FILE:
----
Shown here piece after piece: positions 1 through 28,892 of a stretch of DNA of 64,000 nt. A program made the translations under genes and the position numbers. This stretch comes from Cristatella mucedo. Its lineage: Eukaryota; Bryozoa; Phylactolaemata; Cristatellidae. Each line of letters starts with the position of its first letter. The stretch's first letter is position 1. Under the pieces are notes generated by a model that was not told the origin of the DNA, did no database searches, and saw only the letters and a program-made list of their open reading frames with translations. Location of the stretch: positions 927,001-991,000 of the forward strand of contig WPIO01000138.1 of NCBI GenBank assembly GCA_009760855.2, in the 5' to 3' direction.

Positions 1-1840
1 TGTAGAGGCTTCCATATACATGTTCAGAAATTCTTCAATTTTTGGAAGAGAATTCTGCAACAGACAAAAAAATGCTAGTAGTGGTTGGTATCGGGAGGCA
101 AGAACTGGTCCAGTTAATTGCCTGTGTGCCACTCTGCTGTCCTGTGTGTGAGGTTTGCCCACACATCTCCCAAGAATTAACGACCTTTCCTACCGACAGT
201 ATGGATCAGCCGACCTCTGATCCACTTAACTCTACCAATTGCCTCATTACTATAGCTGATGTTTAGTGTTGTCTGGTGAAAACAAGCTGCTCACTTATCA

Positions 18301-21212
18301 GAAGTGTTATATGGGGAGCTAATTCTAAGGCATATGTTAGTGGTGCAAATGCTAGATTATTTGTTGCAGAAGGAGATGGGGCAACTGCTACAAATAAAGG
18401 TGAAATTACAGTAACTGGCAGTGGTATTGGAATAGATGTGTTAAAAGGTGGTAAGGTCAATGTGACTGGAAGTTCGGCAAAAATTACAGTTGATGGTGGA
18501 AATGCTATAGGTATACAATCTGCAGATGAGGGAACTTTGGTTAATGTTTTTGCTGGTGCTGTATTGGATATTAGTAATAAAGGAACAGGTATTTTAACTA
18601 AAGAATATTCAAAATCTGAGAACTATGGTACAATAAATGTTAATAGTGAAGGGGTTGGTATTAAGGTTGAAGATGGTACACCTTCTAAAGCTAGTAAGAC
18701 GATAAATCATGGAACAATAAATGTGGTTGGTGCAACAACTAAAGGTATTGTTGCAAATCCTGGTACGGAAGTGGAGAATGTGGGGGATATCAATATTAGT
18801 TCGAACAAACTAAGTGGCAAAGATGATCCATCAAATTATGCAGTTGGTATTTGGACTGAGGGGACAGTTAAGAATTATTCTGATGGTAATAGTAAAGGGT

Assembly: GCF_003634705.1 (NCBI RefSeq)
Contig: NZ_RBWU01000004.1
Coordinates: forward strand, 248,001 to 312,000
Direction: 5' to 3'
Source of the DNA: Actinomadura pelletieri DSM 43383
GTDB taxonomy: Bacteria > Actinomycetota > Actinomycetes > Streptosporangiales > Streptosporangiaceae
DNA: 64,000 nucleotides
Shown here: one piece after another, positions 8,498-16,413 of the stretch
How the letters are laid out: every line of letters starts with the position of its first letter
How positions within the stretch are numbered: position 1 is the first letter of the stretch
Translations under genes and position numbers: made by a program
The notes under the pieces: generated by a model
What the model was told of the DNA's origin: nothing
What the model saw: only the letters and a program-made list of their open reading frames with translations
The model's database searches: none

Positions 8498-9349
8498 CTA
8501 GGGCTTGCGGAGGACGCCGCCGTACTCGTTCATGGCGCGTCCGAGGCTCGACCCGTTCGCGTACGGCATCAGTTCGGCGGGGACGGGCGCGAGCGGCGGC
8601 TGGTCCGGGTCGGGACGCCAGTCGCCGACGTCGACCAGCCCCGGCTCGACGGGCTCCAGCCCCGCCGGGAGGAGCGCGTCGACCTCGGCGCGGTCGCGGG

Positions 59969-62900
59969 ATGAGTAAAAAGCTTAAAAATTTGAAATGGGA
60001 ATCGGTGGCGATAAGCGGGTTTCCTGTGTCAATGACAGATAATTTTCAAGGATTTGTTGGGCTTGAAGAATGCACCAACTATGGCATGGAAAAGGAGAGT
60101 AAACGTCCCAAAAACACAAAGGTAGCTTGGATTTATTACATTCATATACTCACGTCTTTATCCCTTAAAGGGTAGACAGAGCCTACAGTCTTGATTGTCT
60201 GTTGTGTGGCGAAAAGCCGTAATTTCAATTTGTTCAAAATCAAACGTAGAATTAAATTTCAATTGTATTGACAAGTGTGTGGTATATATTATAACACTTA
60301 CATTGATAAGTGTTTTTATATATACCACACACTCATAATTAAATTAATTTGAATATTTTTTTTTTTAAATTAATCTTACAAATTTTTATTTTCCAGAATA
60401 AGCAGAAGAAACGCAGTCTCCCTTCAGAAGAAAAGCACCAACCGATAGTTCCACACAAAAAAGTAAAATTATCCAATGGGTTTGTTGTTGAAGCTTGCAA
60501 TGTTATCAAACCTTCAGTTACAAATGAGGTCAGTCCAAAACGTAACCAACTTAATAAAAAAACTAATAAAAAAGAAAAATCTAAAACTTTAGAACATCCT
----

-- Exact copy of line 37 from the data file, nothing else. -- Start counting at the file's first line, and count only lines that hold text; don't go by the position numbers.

60301 CATTGATAAGTGTTTTTATATATACCACACACTCATAATTAAATTAATTTGAATATTTTTTTTTTTAAATTAATCTTACAAATTTTTATTTTCCAGAATA